Xi Jinping consolidates self-coup —amid repression

Bridge Man

After years of centralizing power in his own person, China’s president and party secretary Xi Jinping secured a third leadership term Oct. 23 at the 20th National Congress of the Chinese Communist Party. The new seven-member Politburo Standing Committee is stacked with loyalists, abandoning the practice of balancing rival tendencies within the body. This cements Xi’s place as China’s “paramount leader” in the autocratic tradition of Mao Zedong. Premier Li Keqiang is to step down, replaced by Shanghai party chief Li Qiang, who followed Xi onto the stage at the Great Hall of the People as the new Standing Committee was introduced. A new party doctrine has been promulgated under the banner of “Two Establishes“—establishing Xi’s place as the core of the CCP, and establishing Xi Jinping Thought as guiding the CCP. For the first time in a generation, there are to be no women sitting on the 25-member Politburo. Xi’s third term as party leader is unprecedented since Deng Xiaoping. (Reuters, NYTCHRD, Bloomberg, Bloomberg, BBC News)

As loyalists of Xi’s more liberal predecessor Hu Jintao were purged from the Politburo, Hu himself was physically removed from the closing ceremony of the Congress. Video from AFP showed the frail elder statesman, who had been seated on the podium alngside Xi, being shepherded out by attendants. It seemed symbolic and choreographed, and there is much skepticism about the official explanation that he had suffered a health emergency. (Sinocism, NYT, The Guardian)

On Oct. 13, eve of the opening of the Congress, a lone protester draped a banner from Beijing’s central Sitong Bridge, reading: “We want food, not PCR tests. We want freedom, not lockdowns. We want respect, not lies. We want reform, not a Cultural Revolution. We want a vote, not a leader. We want to be citizens, not slaves.” Another handwritten banner called for workers and students to strike and depose the “dictator and traitor Xi Jinping.”

The protester, identified as Peng Lifa, better known by his online name Peng Zaizhou, was immediately arrested. But he quickly became a sensation on Chinese social media as “Bridge Man“—prompting authorities to ban that phrase and related search terms and hashtags from the internet. Some who expressed support for him online have been harassed by the police. But there was at least one public protest evidently inspired his action: Video emerged on social media Oct. 23 showing a small group of young women marching along a street in Shanghai singing “The Internationale” (a song associated with the 1989 Tiananmen Square protests) and holding a banner reading “Want. Don’t want. Want. Don’t want.” (The Guardian, China Change, Mind Matters News, RFA, VOA, PRI, Asia Markets)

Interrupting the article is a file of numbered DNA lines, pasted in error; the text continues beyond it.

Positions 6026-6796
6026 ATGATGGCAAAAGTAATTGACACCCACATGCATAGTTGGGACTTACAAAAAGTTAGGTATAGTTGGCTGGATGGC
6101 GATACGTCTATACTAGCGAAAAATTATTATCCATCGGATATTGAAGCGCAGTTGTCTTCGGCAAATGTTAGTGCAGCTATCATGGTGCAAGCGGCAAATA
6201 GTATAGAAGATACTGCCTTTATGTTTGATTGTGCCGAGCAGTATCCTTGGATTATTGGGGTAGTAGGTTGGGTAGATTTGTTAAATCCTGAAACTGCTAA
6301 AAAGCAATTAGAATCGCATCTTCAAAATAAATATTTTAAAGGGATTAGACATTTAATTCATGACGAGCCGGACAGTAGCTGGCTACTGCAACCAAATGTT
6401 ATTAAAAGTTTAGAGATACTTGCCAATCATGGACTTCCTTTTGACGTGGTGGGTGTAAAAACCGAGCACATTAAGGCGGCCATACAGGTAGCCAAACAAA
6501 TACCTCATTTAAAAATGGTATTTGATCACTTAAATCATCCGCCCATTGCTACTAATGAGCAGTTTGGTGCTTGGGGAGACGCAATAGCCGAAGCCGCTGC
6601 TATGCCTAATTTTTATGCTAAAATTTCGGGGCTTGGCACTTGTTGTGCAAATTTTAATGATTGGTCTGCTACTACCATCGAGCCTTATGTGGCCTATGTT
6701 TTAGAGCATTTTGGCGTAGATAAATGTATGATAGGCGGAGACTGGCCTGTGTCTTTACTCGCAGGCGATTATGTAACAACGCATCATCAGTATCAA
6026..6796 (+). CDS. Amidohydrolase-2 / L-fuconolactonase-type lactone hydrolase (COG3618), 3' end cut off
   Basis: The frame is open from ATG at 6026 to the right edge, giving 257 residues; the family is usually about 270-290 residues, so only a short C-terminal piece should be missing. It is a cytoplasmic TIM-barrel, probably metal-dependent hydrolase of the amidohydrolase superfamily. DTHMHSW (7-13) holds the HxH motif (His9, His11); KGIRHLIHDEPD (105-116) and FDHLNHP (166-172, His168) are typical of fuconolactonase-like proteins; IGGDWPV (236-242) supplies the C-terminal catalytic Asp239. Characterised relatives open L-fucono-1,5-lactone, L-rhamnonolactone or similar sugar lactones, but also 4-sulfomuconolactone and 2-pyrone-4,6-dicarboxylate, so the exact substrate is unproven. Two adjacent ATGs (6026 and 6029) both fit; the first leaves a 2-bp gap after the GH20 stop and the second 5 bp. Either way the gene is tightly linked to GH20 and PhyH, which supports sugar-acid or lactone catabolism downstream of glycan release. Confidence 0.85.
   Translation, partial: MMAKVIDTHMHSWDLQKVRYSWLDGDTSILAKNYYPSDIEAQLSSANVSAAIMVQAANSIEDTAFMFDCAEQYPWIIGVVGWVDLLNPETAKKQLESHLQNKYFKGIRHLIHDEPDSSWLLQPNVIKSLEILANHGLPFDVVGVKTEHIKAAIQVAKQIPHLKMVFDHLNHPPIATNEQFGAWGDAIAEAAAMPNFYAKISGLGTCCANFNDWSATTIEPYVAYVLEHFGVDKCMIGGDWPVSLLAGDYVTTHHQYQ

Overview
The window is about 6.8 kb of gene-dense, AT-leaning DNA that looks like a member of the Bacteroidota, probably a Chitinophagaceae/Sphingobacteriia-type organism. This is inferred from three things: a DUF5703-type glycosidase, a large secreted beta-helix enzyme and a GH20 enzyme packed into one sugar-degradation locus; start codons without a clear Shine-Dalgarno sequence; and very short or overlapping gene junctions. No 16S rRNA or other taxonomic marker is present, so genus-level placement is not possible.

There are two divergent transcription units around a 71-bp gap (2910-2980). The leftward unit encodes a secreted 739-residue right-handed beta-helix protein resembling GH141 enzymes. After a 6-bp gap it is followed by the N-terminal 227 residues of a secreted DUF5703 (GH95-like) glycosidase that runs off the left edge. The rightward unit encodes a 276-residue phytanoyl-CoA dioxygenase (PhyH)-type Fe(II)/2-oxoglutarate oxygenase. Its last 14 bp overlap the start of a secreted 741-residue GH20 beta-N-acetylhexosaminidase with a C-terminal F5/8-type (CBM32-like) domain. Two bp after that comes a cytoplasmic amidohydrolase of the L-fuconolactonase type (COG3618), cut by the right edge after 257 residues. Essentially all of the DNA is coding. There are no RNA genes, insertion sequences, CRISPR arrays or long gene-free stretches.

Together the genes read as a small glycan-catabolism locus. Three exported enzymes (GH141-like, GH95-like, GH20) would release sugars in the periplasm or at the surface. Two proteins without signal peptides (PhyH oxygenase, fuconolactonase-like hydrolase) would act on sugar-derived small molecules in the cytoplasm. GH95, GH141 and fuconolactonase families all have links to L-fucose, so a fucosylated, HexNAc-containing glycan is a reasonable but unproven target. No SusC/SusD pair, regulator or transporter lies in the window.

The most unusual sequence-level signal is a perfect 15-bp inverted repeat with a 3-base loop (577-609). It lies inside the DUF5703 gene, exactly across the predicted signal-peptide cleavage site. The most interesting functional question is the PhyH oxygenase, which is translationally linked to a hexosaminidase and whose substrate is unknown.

The lead-up to the National Congress (a spectacle held every five years) saw another wave of arrests and “pretrial detention” of dissidents and human rights defenders. (CHRD)

Photo via China Change

  1. Protests at giant iPhone plant in Zhengzhou

    Protests have erupted at the world’s biggest iPhone factory in the Chinese city of Zhengzhou. Videos show hundreds of workers marching, with some confronted by men in hazmat suits and riot police. Those livestreaming the protests said workers were beaten by police. Manufacturer Foxconn said it will work with staff and local government to prevent further violence. In its statement, the firm said some workers had doubts about pay, but that the company would fulfil payment commitments based on contracts. It also described as “patently untrue” rumors that new recruits were being asked to share dormitories with workers who were COVID-positive. (BBC News)

  2. China’s foreign minister becomes an ‘unperson’?

    During the fourth session of the 14th National People’s Congress Standing Committee on July 25, the Chinese government announced a cabinet reshuffle involving the replacement of Qin Gang as minister of Foreign Affairs.

    Qin Gang, China’s youngest-ever foreign minister at 55, has not been seen in public since June 25. He last attended official meetings in Beijing, where he met with US Secretary of State Antony Blinken. However, he has since missed several high-level diplomatic events that he was expected to attend, including the visits to China of US Treasury Secretary Janet Yellen, US Special Presidential Envoy for Climate John Kerry, and former US Secretary of State Henry Kissinger.

    Chinese officials have not commented on Qin’s whereabouts or the reason for his absence. Government official websites and state media have also removed information about and speeches by Qin, who has been replaced with Politburo member and veteran diplomat Wang Yi for upcoming conferences.

    James Mayger, Bloomberg’s Beijing correspondent, tweeted earlier this month about his exchange with Chinese Ministry of Foreign Affairs spokesman Wang Wenbin regarding the health explanation for Qin Gang’s absence. Wang told Mayger that a statement had already been made, but the Q&A regarding Qin’s health was missing from the press conference record.

    The sudden replacement of China’s foreign minister has also raised international and domestic concerns about the country’s foreign policy, particularly its relations with the US. Qin’s previous experience as China’s ambassador to the US made him a valuable asset in maintaining communication between the two countries.

    The “disappearance” of top officials is not uncommon in China’s opaque political system. However, the lack of any official reason or explanation for the latest removal has sparked conjecture and questions about transparency within China’s leadership. Until Chinese authorities provide clarification about Qin’s status, health or reasons for his replacement, uncertainty and speculation will likely continue to swirl around one of China’s highest-profile diplomatic roles during a sensitive time in China-US relations. (Jurist)